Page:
Arizona Heat Race Report

Stan has been working, training and racing down in Phoenix since the beginning of the season. I had been meaning to go visit him for some time now, but with my work schedule, the time just hadn’t presented itself.

At the last minute, I planned a trip down to visit; completely oblivious to the weather conditions, despite the numerous visits to and warnings from Stan, a high of 122 Fahrenheit (50 Celsius) just didn’t sink in.

I packed my bags and boxed up my bike (thanks Jill for your box and for the bike disassembly and reassembly lesson), I affectionately refer to as “My Little Pony” (yes, I had several as a little girl). At 4:30 am I hitched a ride with my Dolphin’s buddy Matt (Thanks Matt!) to the skytrain station, where I proceeded to haul my bike, a suitcase, a backpack and a large duffel bag, for a short trip down south.

The heat hit me like a sack of bricks when I stepped off the plane. I messaged Stan to let him know I had arrived; I immediately received a message “Wait Inside!!”, it was 43 degrees outside. As I waited  I received many glances from passer’s by, curious about this giant box that a little woman in a white sundress was towing alongside her; one man had the audacity to inquire as to whether or not it was my makeup box, I smugly replied that it was my race bike. When Stan arrived I towed my load outside, as expected, he was sarcastically horrified by the amount of bags I had brought with me.

The next morning we proceeded on my first training ride on the bike – at 6:30am it was already 40 degrees; I got on my bike and before we pushed off, I already had removed my shirt and opted to ride in a sports bra, my jersey was already close to be soaked through in sweat. We had 2:15 on the schedule, and after 15 minutes in, I looked down at my computer and thought “I can’t do this”. At the halfway point we stopped for water refills, and after pouring half a bottle on my head, I realized it wasn’t so bad.  I spent the rest of the day feeling completely exhausted, but satisfied that I had made it through my first training session in the dessert.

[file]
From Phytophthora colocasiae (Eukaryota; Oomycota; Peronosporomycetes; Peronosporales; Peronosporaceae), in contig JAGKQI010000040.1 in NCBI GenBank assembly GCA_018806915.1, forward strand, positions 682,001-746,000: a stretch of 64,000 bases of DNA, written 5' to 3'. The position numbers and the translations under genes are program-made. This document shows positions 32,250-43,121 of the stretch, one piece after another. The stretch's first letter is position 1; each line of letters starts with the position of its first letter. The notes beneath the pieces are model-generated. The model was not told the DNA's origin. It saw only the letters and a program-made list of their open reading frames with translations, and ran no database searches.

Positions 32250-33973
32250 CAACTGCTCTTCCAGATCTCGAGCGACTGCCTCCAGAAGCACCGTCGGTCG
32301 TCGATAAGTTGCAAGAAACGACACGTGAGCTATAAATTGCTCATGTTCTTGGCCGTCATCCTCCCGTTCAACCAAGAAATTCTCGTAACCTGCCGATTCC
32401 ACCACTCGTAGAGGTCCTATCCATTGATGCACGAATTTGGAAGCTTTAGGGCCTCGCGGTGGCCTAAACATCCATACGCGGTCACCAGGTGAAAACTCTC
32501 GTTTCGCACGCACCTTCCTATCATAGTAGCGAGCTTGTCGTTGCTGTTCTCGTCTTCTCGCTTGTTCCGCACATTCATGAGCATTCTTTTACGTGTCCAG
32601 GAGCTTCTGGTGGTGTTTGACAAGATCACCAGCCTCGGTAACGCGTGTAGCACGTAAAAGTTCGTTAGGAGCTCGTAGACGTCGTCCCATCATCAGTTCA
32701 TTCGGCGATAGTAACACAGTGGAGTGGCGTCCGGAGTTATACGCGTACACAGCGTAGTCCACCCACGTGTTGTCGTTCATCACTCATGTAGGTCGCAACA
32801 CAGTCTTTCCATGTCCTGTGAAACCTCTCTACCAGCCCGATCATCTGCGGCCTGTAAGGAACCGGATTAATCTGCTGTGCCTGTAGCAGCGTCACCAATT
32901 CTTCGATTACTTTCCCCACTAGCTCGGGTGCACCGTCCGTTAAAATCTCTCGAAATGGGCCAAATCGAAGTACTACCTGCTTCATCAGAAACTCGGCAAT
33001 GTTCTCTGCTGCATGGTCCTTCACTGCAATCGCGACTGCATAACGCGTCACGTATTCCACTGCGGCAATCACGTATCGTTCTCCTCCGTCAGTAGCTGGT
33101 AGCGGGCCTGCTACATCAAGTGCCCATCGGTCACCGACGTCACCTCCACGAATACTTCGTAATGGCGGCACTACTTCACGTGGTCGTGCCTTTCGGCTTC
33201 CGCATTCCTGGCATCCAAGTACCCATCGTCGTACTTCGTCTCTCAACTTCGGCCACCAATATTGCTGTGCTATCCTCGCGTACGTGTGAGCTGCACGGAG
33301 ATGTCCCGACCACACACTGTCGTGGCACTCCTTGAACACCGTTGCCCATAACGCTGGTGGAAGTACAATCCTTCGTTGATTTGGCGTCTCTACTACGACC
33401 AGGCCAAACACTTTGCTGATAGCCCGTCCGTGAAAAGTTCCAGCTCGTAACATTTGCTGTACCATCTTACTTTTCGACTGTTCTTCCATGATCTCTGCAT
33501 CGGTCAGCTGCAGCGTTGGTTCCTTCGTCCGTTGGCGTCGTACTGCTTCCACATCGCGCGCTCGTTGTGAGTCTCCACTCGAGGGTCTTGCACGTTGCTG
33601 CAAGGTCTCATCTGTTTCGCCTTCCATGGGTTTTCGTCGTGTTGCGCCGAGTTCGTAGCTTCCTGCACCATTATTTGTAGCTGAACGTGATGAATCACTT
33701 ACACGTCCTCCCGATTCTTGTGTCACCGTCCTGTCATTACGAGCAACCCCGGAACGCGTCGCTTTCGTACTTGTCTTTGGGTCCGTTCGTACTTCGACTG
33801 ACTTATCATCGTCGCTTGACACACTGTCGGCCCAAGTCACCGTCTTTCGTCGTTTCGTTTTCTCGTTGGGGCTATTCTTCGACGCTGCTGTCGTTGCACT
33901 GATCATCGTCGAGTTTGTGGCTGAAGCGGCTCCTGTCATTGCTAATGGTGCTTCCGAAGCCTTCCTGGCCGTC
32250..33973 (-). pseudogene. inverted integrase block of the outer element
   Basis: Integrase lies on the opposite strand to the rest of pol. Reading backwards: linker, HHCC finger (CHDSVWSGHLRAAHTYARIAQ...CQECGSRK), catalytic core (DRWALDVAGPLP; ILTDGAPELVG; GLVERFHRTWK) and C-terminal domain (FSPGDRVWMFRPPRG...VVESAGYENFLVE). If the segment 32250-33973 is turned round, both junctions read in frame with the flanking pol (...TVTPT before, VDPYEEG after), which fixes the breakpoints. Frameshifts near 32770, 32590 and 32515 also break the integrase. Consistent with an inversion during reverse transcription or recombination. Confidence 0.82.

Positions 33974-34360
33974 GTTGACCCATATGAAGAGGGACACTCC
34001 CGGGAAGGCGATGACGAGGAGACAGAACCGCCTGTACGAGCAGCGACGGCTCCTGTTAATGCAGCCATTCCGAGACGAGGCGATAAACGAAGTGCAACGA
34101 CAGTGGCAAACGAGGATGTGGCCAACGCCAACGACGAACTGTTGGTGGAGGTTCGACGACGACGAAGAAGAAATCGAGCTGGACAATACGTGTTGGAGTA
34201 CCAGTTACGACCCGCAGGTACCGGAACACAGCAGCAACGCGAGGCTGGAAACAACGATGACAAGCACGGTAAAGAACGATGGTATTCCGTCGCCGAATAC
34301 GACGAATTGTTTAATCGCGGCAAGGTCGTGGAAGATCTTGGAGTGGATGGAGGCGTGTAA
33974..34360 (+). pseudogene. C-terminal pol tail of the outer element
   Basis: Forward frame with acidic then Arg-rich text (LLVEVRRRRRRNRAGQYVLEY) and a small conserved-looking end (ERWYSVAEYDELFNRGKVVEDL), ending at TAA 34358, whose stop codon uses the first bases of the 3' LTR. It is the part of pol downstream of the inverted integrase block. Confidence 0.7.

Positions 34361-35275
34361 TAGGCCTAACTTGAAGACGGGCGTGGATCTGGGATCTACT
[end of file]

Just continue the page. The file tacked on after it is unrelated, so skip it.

The following day, we had every intention to get up and do mile repeats in the morning, unfortunately the snooze button got the best of us. We waited until 8:30PM to go out and do our workout; we took frozen bottles with us, and about a ¼ mile into the warmup, I was ready to throw in the towel. There weren’t any local tracks open, so we ran to a stretch of road where from traffic light to traffic light it was just over a mile – this meant no water between intervals.

I ran the first interval about 30 seconds slower than expected, the second 45 seconds faster than the first, perhaps the incentive of water at the end of that set was a factor. When I finished and looked at my HR I realized that I had gone over my max, not good considering that I still had 2 more repeats to go. I opted to do half miles and call it a night.

The alarm for race morning was set for 4:15 am, ugh. We had to have our bikes in transition for 5:15am, kids race started 5:30, the mini sprints for 6:30 and the maxi sprint, our race, for 6:45.

We already knew we would be spending some time waiting around, but didn’t realize how long. The most nerve wracking part about waiting was the sun, as each minute passed, heat was becoming more of a factor.

The race was pretty disorganized, transition was a free for all, and bikes and gear were setup haphazardly by what appeared to be many first timer triathletes. We squeezed our bikes onto racks that were close to the front of transition, no way were we going to run 150m to get to our transition spots.

We picked up our packages, and I was delighted that numbers were assigned alpha, Stan and I had #427 and #428, and consequently, were starting in the pool 15 seconds apart. For many of you that know us as a couple, we are fiercely competitive, despite the fact that he is a much better swimmer and runner than I.

A close swim start only meant that he would have a short headstart before I got onto the bike; which I’m frequently closely nipping his heels on. Wagers, which will not be discussed on this post, were set and agreed upon with a handshake.

The swim was organized by race number, and were not seeded by time; we watched as the mini sprints started their swims. It became apparent there were many first timer’s participating in this race, backstrokers, breastrokers, side strokers, dog paddlers, you name it, we saw it. By the time we got into the water, it was 7:45, 2.5 hours of waiting around. The swim was short, but was slow for me, after the first 250 yards I jumped out of the pool and ran back to the start to do the final 250, I glanced at my watch and realized that I was already 1:30 slower than anticipated. Fortunately I found a pair of feet after the first lap and finished the swim slower than anticipated, but strong. 11:24.